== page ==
Time for school graduation waiver has passed
In Our View

Sooner, rather than later, public schools must stop using the fallout from COVID-19 as an excuse for all manner of shortcomings.

Undoubtedly, the pandemic that arrived in 2020 upended the educational process. Students throughout the country were temporarily thrust into remote learning; teachers had to reinvent instructional methods; and parents had to adjust daily routines while often worrying about the security of their own jobs.

As with any disruptive event, some people adjusted well while others struggled. Learning loss accrued during the height of the pandemic and has been well-documented, leaving many students of all ages struggling to reach grade level achievement in core subjects.

Yet, while we acknowledge the lingering social, health, economic and educational impacts of COVID — which still officially is in the pandemic stage — we also stress the need to move forward. This need is particularly evident in public schools throughout Washington. Yet last week, State Board of Education officials agreed to extend a waiver of certain graduation requirements for high school students in the Class of 2024.

The waiver was approved by the Legislature in 2021, allowing for the “unforeseen disruptions to coursework and assessments that are beyond the student’s control.” At the time, that was understandable, but that time has passed.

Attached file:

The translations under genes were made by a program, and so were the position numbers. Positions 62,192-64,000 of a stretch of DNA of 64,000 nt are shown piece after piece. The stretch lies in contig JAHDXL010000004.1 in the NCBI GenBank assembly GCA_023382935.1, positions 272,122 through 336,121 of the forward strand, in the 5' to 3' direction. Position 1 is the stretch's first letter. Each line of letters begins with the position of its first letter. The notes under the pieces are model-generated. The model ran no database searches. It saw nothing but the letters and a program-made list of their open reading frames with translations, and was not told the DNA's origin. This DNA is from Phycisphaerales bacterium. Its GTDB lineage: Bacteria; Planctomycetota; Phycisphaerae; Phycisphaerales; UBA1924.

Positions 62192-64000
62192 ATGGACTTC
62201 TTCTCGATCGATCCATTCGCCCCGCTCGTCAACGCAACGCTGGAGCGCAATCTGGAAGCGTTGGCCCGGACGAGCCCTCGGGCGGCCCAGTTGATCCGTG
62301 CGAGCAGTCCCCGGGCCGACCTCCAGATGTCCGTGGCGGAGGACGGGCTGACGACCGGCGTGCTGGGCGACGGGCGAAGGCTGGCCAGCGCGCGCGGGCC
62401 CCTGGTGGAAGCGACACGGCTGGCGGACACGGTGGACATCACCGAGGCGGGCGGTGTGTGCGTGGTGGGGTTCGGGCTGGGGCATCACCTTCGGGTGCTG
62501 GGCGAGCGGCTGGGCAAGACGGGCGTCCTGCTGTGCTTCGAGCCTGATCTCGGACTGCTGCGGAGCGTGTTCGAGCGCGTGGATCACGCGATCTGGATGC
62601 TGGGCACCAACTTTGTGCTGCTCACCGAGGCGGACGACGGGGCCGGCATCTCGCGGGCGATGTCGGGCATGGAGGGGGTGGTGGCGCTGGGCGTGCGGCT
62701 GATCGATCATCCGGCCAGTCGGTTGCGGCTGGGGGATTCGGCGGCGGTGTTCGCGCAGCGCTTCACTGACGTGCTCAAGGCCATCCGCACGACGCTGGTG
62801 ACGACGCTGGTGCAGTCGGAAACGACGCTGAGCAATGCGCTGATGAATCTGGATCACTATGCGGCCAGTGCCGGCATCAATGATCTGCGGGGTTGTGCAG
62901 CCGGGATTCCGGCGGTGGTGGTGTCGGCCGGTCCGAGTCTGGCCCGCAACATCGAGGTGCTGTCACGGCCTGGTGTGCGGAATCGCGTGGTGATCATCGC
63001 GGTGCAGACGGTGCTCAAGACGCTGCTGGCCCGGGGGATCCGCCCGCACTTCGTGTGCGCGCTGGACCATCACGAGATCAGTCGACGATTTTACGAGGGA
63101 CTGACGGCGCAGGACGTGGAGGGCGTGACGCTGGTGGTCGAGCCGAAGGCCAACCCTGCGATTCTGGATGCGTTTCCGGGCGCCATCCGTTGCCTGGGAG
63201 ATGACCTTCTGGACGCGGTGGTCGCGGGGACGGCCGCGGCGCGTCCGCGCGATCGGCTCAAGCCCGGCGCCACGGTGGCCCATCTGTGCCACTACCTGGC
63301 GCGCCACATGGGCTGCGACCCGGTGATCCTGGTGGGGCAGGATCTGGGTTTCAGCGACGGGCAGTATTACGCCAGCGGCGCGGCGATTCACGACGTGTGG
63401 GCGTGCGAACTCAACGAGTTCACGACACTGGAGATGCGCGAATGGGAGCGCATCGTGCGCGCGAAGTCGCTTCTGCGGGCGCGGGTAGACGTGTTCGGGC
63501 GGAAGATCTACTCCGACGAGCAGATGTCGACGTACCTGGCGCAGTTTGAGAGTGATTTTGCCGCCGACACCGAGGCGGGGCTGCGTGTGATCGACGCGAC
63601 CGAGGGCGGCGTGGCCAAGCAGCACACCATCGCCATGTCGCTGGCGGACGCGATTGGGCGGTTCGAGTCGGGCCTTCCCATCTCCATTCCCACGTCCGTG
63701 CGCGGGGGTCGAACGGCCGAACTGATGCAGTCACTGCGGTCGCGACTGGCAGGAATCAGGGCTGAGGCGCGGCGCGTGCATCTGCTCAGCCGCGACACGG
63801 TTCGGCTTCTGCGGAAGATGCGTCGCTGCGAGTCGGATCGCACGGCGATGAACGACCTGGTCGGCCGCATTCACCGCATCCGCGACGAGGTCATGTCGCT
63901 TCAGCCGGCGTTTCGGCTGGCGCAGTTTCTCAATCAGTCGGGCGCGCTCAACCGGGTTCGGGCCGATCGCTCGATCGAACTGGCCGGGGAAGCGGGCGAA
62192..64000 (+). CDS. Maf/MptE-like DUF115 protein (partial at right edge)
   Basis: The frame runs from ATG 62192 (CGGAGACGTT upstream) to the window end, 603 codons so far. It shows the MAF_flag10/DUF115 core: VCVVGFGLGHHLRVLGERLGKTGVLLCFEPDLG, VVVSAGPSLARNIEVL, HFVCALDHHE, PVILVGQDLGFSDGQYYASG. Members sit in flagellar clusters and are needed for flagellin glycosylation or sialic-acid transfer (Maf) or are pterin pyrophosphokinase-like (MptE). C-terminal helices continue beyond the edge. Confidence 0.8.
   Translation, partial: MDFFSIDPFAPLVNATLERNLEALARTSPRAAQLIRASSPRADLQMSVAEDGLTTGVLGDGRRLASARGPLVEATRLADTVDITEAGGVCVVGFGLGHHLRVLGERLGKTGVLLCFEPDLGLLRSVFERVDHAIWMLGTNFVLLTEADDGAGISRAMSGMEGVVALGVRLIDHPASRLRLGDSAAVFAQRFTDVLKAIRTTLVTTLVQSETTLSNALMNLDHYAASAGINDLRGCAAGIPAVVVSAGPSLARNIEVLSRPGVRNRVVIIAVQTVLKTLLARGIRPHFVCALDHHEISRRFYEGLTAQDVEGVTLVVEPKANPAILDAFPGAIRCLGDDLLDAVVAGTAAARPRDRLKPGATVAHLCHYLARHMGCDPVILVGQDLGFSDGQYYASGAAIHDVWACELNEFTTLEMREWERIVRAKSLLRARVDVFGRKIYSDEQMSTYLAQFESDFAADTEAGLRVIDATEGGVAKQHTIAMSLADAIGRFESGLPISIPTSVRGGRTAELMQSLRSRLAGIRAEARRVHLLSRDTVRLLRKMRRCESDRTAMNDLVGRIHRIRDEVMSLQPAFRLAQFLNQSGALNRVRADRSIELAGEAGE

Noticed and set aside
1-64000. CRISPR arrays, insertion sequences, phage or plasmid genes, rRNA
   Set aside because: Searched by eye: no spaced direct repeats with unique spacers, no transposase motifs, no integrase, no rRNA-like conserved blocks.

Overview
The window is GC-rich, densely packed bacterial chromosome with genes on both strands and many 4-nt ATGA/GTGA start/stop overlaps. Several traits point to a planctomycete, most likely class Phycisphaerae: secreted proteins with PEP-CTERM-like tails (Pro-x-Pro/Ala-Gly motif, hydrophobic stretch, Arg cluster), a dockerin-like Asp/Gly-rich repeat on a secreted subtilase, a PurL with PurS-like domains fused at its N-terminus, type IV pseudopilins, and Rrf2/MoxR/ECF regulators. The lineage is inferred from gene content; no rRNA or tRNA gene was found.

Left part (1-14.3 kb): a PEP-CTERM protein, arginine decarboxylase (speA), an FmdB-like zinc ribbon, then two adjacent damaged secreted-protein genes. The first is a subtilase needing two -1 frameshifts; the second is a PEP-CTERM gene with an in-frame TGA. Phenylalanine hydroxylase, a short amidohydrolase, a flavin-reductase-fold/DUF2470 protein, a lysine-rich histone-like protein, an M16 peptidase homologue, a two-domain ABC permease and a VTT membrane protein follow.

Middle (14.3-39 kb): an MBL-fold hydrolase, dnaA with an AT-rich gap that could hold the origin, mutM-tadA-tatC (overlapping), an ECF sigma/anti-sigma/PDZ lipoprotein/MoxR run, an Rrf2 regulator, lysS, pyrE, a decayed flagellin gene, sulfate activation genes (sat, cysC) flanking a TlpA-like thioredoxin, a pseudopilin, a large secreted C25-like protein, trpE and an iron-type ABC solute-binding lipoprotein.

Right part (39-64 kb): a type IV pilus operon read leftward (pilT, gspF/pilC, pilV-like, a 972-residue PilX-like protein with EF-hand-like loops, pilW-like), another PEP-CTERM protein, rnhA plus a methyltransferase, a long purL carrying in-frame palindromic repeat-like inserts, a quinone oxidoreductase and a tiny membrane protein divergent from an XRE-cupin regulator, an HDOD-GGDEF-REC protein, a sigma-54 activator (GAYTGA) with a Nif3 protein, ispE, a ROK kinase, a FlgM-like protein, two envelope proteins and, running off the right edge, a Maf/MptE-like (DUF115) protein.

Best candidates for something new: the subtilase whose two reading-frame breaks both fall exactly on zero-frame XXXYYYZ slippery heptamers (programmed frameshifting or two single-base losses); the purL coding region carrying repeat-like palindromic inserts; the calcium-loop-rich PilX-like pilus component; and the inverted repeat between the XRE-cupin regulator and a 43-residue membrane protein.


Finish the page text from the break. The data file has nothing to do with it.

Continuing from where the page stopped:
Therefore, it is disconcerting that the Association of Washington School Principals sought and obtained an extension of the waiver for this year. According to news outlet Washington State Standard, Associate Director Scott Friedman told the state board that there are three ongoing obstacles to completing graduation requirements: “credits, classes and mental health.”

Combined with the 2019 adoption of “graduation pathways,” Washington continues to reduce the demands on students — to the detriment of those students.

Graduation pathways allow for alternatives to the accruement of credentials — for example, demonstrating technical proficiency rather than passing a traditional test.

According to the state board, nearly 13 percent of students used a waiver to graduate in 2022, and 8 percent used a pathway waiver.

In a School Counselor Association survey of members from over 70 districts in the state, the Washington State Standard reports, 94 percent said they had students who would not graduate without the pathway requirement waiver.

Ideally, Washington public schools will reach a point where every student has the motivation and the skill to meet graduation requirements. But reducing demands on students should not be equated with successful education.

The same argument can be made regarding classroom grades.

A study released this year by Stanford University and Harvard University found that grade inflation is detrimental to students in Washington (and elsewhere). As The Seattle Times summarized: “New research shows educators are awarding higher grades for work that would have received lower grades in the past, a practice known as grade inflation. At the same time, test scores among many classes are flat or declining.”

Together, these issues reflect serious shortcomings in American education. And they require demanding standards from policymakers, administrators, teachers and — particularly — parents.

Students in the Class of 2024 have faced some unique challenges throughout their high school careers. But allowing those challenges to still be used as an excuse does a disservice to those students.